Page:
What the hell?
Have you guys seen this movie?
Well, I watched it for the first time last week and to say that my mind was blown doesn't even cover it. Red Dawn is bonkers. For real. In fact, it had such a tremendous impact on me that I was compelled to create these illustrations--a little project that I like to call...Red Drawn.
OK, so, for those who haven't seen it, Patrick Swayze and the venerable Charlie Sheen are brothers.
C. Thomas Howell--who's wearing the raddest Star Wars hat for the first couple of minutes of the movie--Lea Thompson, and Jennifer Grey round out the cast.
They're teenagers living in rural-blue jeans-work boots-gun hoarding-1980s-Colorado, defending American soil from commie invaders without the help of any adults. It's essentially Home Alone with only a few, very minor differences.
The movie begins with a ton of kooky, socialist paratroopers landing right outside of the local high school, which--as any imperialist warlord will tell you--is the most logical place to begin an invasion.
The history teacher--the only black guy in the entire town, possibly the state--leaves the relative safety of the school building, nonchalantly walks up to one of these invaders (who's holding a huge gun, mind you), and asks what's going on. Naturally, he's killed.
Commies apparently have an infinite supply of ammunition, 'cause this poor guy is shot, like, 20 times in the chest at point-blank range, and then they just start firing indiscriminately. One dude blows up an empty, parked, school bus with a rocket launcher while Swayze, Sheen, and their buds flee the scene.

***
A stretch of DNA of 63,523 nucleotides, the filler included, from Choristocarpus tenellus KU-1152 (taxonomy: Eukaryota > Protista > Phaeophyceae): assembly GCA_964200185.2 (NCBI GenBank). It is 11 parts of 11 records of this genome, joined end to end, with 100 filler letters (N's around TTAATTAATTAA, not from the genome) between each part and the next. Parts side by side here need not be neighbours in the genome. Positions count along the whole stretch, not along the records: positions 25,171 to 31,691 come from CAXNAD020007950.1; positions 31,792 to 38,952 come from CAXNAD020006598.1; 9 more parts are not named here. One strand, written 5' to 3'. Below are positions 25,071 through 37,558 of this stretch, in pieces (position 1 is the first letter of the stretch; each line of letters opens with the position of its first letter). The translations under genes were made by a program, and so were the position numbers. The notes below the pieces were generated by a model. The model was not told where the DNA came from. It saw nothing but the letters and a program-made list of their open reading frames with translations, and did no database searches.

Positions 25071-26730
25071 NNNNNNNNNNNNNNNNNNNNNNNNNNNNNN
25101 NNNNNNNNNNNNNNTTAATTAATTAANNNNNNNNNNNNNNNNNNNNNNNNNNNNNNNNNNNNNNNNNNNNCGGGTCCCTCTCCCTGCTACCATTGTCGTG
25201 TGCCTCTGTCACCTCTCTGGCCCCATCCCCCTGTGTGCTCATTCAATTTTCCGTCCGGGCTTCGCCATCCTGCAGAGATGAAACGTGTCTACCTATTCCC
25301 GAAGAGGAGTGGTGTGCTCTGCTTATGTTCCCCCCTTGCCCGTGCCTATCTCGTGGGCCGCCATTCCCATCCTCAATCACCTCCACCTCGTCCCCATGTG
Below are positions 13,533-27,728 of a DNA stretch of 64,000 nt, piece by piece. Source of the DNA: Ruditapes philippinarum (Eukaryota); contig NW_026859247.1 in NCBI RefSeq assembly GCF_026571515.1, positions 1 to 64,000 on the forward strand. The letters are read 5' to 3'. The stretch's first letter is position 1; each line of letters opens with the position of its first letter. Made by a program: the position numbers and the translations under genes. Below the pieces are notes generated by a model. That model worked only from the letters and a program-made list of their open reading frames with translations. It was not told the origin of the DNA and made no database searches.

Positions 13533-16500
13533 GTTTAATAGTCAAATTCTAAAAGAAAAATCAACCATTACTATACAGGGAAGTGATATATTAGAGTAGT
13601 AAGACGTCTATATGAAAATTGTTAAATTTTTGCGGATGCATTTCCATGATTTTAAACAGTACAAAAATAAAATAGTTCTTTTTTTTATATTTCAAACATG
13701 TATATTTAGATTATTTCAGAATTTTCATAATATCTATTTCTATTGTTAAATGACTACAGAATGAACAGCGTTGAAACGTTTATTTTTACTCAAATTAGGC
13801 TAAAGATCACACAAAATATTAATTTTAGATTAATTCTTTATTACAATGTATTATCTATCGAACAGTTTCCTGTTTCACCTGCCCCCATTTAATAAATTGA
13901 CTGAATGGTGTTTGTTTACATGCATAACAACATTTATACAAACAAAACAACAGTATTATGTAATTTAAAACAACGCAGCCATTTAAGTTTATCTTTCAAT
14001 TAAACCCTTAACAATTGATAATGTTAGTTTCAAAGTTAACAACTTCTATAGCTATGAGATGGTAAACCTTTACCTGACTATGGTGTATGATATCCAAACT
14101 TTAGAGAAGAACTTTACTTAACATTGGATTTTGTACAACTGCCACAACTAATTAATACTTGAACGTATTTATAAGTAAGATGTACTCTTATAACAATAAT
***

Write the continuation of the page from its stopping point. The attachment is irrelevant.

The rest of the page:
The gang get, like, 50 or 60 guns, head up to the mountains, and try to figure out how to proceed. Within minutes of being up there, they're super hungry. I mean, who wouldn't be, right? Like marijuana, full-out, Communist invasions, are notorious for their ability to give you the munchies. So, Swayze and Sheen take C. Thomas Howell hunting. After killing a deer, C. Thomas is peer-pressured into drinking the dead animal's blood--the brothers tell him that it's "the spirit" of the deer and that it'll make him a man or whatever.
At which point, I start thinking that the whole invasion was just part of an elaborate plan to get him to drink a cup of blood. After munching on deer spirits, the guys go back into town to see if the Communists have left yet and find that their parents and the townspeople who haven't been rocket launchered to death, are being held in a reeducation/POW camp. Patrick Swayze and Charlie Sheen talk to their dad, who seems like a chill guy at first, but then he starts screaming "Avenge me, avenge me!"
Apparently the entire invasion, which they're calling "World War III," was a personal attack on him. Patrick Swayze gets all emotional, thinking about his father, how red the dawn is, etc., and starts crying.
They go back to the mountains, but not before picking up Jennifer Grey and Lea Thompson, who've been living under the floorboards of their grandparents' house. Whether or not they were living under the house before the war started, I don't know.
The kids make that all-too-common transition from happy-go-lucky teenagers to commie killing guerrillas and start calling themselves the "Wolverines"--ostensibly because their school mascot was the "wolverine" but really I think the name was more about how badass they all thought Wolverine's adamantium claws and huge adamantium crotch bulge were.
They kill approximately one jillion kabillion commies, and things are pretty sweet considering the circumstances. Eventually, they come across an American pilot who wants to help them. He tells them about the escalating war--a conversation that leads to a very poignant bit of dialogue.
For some reason it's winter now and the Wolverines are betrayed by one of their own. Patrick Swayze has no choice but to kill the dude...